Good news washes up on MC flood plain
Hundreds of residents will save $500-$800
By Daniel Przybyla
LaPorte Herald-Argus (IN)
Published December 1st, 2004
MICHIGAN CITY — Construction will begin this month on
the $7 million-plus flood-control project that will save
some 500 homeowners from having to pay $500 to $800 a
year in flood insurance.
Tonn and Blank Inc. will soon begin the task of removing
500,000 cubic yards of dirt — 40,000 truckloads — from
the 47-acre site off Hitchcock Road that will be developed
into a 10-foot-deep wetland, complete with walking trails,
bridges, a gazebo, two picnic shelters and a pavilion.
In a groundbreaking ceremony Tuesday afternoon, city
officials touted the Earl Road Flood Control Facility
as a project that has the practical benefit of removing
500 homeowners in two neighborhoods — Forest Manor and
Village Green — from a flood plain they have been a part
of since 1981.
The wetland, rather than the residential areas, will
now serve as the flood plain.
In addition to eliminating a required annual flood insurance
premium, the wetland will provide environmental and aesthetic
benefits, including recreational opportunities to residents
and academic opportunities to students, officials said.
More than 19,000 plants will be planted throughout the
wetland and 620 trees around its perimeter, said Dave
McCormick, managing engineer for Christopher D. Burke
“It’s just not a hole in the ground,” Michigan City Councilman
Ron Meer said.
Excess rainwater from the Striebel arm of the nearby
Kintzele Ditch will flow into the wetland at the southeast
end and will be carried along in a stream carved through
the wetland before emptying back into the ditch near the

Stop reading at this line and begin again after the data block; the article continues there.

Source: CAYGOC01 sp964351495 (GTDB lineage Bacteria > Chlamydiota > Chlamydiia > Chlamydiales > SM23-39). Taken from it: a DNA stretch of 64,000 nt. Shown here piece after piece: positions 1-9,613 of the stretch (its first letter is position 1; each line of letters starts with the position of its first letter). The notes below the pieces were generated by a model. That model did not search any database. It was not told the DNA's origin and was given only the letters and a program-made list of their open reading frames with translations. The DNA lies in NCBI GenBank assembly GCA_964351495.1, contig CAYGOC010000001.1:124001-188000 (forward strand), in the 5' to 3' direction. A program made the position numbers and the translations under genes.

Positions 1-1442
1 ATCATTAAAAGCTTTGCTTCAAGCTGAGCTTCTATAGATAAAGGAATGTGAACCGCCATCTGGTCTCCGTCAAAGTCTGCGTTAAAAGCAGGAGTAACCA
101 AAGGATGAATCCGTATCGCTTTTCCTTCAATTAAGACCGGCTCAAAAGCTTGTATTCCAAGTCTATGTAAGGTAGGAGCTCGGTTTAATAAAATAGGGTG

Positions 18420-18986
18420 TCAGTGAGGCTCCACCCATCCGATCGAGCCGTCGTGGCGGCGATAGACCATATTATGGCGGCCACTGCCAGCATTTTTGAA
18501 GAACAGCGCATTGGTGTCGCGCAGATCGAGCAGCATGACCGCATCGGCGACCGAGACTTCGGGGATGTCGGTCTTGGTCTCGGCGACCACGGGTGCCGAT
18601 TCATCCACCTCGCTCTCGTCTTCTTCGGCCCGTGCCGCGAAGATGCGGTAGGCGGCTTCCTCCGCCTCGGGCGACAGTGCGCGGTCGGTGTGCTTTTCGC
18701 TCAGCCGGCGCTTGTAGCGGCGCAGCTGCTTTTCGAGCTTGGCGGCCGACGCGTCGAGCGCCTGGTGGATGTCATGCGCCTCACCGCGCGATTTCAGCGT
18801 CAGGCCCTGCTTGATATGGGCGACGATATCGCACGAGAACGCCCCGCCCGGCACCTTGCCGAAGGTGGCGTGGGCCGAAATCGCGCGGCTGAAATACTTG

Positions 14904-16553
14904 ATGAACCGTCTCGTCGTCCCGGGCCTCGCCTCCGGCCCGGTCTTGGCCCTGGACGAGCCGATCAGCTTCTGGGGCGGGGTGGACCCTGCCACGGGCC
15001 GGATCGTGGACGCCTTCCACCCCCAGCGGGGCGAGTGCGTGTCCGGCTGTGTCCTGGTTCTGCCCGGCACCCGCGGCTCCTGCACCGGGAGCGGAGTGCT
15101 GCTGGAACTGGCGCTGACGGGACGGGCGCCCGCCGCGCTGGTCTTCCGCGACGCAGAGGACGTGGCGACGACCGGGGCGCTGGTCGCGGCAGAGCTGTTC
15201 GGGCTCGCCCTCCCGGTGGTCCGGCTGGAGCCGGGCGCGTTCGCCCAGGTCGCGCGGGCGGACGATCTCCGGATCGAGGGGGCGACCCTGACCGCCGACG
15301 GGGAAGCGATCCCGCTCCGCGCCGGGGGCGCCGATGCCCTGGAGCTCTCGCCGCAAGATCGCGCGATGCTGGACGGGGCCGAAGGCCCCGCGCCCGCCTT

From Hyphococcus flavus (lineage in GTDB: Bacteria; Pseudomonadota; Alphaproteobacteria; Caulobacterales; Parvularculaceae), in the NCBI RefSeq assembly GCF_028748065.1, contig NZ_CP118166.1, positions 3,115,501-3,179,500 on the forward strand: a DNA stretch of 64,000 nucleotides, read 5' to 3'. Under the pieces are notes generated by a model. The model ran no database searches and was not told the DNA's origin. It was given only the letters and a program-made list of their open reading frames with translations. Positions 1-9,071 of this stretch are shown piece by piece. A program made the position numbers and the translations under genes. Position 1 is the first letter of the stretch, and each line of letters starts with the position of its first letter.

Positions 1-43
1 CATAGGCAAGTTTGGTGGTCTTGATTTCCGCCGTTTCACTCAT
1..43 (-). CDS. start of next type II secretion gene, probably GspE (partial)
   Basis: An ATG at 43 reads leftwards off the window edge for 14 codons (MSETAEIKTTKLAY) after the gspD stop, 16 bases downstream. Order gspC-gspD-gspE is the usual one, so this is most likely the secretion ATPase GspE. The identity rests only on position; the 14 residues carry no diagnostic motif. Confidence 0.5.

northeast end. The water in the ditch eventually pours
into Lake Michigan.
But the huge area to detain storm water isn’t big enough
to hold water during the biggest rain events, officials
The wetland will be able to detain 250 acres of water
at 1 foot deep. McCormick said he could foresee it overflowing
into the ditch during heavy rainstorms. When that happens,
he said, wetland structures would make sure the water
runs slowly into the ditch.
The city has yet to purchase the remaining 20 acres on
the north end of the project, which will be acquired through
eminent domain. The 20 acres of the south end cost the
The design and engineering costs are $300,000, while
the construction price tag is $6.3 million. The entire
project is being paid mostly with riverboat funds.
A majority of the wetland construction will be done by
October 2005 and it should be entirely completed by spring
“This is a historic moment,” Village Green resident George
Neagu said at the groundbreaking ceremony. “We brought
a community voice to vocalizing our concerns and our desire
to maintain the beauty and charm of the area.”
Under former Michigan City Mayor Sheila Brillson, the
city designed a plan that essentially called for a hole
in the ground with a fence around it that would have sent
property values downward and heightened the presence of
West Nile virus, Neagu said.
But when Brillson heard about residents’ concerns, including
Neagu, who helped to form the Village Green flood committee
in 1999, momentum started building for a design that would
better enhance the neighborhood.
“I think without the community voice heard — and heard
loudly — I don’t think it would have gotten to this point
today. It took the voice of the community, 500 homes strong,
to make this happen,” Village Green Neighborhood Association
President Rob Eden said.